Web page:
HARARE Feb 15 – Zimbabwe’s new finance minister has said the arrest of a ministerial candidate hours before he was to take oath in a unity government showed President Robert Mugabe’s party was not ready to share power.
Following Roy Bennett’s arrest on Friday on what his Movement for Democratic Change (MDC) party says were treason charges, Finance Minister Tendai Biti said the move was an ominous start for the unity government sworn in the same day.
"Bennett’s arrest proves what we have always argued: that ZANU-PF is not yet ready to work with anyone," said Biti, referring to Mugabe’s party.
However Biti, who has been the Zimbabwe opposition MDC party’s number two and faced treason charges himself in the past, ruled out a pull-out.
"Sadly we are forced to stay in this arrangement for the sake of the people of Zimbabwe," he said.
The MDC said in a statement that "the police are now saying they cannot lay formal charges for now and will try and work out formal charges on Monday."
"These charges have been long discredited and have been shown, like all treason charges leveled against MDC leadership, to be driven by vindictive political motives," it added.
Bennett, designated to become deputy agriculture minister, was arrested on Friday at an airport outside Harare shortly before Mugabe swore in new ministers for the unity government.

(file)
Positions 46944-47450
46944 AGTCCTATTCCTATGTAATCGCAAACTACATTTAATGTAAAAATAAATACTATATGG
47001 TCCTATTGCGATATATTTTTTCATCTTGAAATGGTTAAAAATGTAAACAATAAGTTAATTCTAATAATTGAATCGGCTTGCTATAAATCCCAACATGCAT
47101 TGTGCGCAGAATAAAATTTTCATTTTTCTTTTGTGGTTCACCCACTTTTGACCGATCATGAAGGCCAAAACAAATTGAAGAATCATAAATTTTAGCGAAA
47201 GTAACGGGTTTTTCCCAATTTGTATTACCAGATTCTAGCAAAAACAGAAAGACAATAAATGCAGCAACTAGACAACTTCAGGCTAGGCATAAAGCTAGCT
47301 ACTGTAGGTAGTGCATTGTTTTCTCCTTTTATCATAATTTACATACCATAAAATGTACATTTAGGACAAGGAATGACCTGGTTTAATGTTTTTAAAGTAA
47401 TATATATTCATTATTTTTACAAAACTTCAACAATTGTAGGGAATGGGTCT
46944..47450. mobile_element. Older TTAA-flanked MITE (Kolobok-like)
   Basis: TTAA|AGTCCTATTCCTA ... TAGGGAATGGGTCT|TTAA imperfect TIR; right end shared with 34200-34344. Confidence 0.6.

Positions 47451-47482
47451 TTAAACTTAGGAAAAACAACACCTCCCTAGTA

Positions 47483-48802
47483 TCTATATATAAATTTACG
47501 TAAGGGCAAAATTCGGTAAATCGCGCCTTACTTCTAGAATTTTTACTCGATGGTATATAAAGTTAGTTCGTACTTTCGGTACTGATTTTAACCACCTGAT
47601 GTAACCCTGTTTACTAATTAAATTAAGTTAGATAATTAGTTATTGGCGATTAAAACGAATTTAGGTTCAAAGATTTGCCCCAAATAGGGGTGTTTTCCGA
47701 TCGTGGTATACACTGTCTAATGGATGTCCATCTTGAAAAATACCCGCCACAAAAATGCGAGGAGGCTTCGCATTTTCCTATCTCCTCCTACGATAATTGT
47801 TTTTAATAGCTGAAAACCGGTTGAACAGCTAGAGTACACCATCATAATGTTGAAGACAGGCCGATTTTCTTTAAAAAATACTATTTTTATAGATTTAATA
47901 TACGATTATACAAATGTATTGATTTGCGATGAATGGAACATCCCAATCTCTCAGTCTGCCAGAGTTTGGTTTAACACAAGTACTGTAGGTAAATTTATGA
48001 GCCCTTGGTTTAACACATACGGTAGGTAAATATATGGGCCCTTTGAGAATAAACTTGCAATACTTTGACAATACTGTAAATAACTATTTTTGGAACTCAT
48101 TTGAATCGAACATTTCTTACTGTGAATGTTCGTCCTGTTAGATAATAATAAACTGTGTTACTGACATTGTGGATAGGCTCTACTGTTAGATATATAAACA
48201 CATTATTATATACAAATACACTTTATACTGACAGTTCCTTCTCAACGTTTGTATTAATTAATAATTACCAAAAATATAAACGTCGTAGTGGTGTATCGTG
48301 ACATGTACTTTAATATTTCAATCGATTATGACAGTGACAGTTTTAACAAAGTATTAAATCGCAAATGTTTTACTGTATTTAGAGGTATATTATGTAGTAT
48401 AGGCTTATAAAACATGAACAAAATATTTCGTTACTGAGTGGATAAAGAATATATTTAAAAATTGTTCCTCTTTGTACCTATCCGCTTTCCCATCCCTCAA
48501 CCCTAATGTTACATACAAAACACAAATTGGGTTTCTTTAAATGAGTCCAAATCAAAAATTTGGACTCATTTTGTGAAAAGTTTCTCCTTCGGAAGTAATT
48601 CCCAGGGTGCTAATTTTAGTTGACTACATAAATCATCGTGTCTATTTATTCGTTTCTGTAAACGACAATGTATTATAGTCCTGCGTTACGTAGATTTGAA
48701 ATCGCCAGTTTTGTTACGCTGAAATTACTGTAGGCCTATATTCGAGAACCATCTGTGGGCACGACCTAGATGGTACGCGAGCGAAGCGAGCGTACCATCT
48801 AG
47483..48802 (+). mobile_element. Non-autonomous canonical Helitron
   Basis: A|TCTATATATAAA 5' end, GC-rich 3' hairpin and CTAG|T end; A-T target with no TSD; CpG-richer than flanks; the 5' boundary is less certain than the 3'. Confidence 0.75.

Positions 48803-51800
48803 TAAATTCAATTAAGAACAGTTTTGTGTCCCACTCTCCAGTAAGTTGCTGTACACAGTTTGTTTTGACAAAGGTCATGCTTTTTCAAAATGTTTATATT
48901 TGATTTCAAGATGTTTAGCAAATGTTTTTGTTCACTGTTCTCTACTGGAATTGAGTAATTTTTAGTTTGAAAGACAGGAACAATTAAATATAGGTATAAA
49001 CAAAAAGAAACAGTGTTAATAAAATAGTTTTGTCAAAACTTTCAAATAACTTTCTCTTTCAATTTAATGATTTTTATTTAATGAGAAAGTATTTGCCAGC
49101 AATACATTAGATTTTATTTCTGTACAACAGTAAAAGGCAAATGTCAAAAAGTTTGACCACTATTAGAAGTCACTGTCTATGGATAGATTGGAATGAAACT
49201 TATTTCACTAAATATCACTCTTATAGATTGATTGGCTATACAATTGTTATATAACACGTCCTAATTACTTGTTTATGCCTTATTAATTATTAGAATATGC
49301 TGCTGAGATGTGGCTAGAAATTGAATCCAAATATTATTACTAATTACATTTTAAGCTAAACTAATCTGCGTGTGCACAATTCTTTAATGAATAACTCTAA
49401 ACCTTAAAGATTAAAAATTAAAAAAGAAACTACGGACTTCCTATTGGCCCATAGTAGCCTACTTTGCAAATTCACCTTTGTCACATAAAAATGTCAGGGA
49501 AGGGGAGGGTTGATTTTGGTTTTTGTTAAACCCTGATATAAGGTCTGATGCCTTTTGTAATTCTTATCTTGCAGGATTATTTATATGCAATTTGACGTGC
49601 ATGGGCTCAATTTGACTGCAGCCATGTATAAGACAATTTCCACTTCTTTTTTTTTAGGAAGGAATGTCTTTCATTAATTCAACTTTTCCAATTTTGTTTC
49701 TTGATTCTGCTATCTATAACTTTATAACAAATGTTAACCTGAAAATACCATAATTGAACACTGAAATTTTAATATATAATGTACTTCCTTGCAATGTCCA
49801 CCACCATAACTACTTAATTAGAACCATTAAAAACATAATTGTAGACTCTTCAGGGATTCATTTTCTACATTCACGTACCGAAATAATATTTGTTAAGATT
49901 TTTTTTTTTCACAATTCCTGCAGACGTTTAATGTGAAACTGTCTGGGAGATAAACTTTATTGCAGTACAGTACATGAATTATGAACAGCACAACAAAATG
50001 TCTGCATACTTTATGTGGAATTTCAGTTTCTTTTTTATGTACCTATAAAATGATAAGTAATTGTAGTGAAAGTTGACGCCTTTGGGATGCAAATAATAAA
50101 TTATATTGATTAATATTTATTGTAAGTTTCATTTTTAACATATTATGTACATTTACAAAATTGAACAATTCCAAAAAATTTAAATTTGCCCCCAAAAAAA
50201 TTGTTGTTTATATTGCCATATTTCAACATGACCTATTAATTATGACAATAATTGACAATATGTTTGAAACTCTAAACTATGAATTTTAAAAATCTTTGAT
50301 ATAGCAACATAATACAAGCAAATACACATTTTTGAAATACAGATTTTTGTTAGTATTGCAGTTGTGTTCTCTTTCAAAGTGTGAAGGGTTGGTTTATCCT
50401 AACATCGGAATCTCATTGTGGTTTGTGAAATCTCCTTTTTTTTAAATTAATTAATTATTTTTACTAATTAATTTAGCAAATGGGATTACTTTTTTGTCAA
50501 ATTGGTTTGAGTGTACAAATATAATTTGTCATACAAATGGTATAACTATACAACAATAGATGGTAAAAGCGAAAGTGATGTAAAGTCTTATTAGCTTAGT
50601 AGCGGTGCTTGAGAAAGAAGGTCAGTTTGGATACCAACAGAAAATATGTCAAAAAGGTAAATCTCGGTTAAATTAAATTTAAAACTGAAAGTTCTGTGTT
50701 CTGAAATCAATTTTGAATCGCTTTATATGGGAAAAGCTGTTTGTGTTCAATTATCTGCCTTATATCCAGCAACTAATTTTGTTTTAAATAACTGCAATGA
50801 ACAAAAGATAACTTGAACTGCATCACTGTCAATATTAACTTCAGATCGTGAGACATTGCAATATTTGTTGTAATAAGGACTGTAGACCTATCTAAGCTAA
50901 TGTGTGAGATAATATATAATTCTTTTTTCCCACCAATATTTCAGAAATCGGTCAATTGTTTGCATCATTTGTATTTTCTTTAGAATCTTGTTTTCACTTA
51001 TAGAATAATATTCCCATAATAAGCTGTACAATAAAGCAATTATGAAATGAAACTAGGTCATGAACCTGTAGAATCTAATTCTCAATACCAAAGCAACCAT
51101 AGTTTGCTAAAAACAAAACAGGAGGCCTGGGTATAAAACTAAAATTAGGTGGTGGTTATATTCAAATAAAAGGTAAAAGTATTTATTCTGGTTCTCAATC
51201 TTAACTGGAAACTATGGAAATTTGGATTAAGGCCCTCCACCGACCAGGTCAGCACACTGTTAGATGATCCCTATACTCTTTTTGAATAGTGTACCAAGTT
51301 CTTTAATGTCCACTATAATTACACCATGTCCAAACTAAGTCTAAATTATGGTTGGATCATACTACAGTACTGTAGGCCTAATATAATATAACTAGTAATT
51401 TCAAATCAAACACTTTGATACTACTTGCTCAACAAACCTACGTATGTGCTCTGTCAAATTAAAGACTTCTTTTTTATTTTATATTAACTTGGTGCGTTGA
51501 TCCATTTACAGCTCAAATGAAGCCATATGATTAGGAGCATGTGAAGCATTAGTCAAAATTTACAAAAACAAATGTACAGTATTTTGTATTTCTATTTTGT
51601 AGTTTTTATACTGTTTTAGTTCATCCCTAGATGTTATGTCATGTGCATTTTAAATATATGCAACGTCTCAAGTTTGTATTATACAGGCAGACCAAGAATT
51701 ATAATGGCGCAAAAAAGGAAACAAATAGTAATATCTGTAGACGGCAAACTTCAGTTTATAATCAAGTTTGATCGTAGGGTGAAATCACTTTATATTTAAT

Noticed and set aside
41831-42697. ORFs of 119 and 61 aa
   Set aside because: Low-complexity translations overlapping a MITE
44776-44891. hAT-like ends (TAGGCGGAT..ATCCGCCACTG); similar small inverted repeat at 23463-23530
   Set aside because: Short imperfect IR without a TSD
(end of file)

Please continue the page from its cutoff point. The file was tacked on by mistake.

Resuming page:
The power sharing government will see the country’s bitter enemies try and work together to pull Zimbabwe out of a deep crisis marked by hunger, the world’s highest inflation rate and a deadly cholera epidemic.
Bennett is a coffee farmer from Chimanimani, a lush region near Mozambique. He had returned last month from three years of self-imposed exile in South Africa, where he fled to escape charges of plotting to kill Mugabe.
He was initially charged with attempting to leave the country illegally, but the charge was later changed to treason, according to his party.
The feisty Bennett struck an upbeat note in a statement issued on Saturday through his lawyer.
"Whatever these challenges, if we remain unwaveringly dedicated, we will achieve peace, freedom and democracy in our life time – believe me," he said.
Bennett was among the most striking names on new Prime Minister Morgan Tsvangirai’s cabinet list.
Tsvangirai, a veteran opposition leader and a persistent thorn in Mugabe’s side, struck a conciliatory tone on Friday before the new government took oath.
"Unfortunately people are preoccupied with Mugabe as a person," he told Britain’s Guardian newspaper, referring to his arch-foe, who has ruled the country since its 1980 independence from Britain.
"Mugabe is part of the problem but he is also part of the solution. He is not the obstacle we are now facing."
Bennett’s Charleswood farm was expropriated under Mugabe’s land reforms in 2003, and the following year he was jailed for eight months for assault after he punched the justice minister during a heated debate in parliament on the land programme.
On Friday evening, police fired shots in the air to disperse a crowd of MDC supporters who were gathered outside the police station where Bennett was detained to demand his release, his lawyer said.
Southern African leaders pressured Mugabe and Tsvangirai into the power-sharing deal to end nearly a year of political turmoil following disputed elections last March.
The two men are meant to work together to battle nationwide food shortages, a cholera epidemic that has killed 3,400 people and inflation estimated in multiples of billions.
An estimated three million Zimbabweans have fled the country’s economic and political instability, and are now supporting their families with remittances of both cash and food.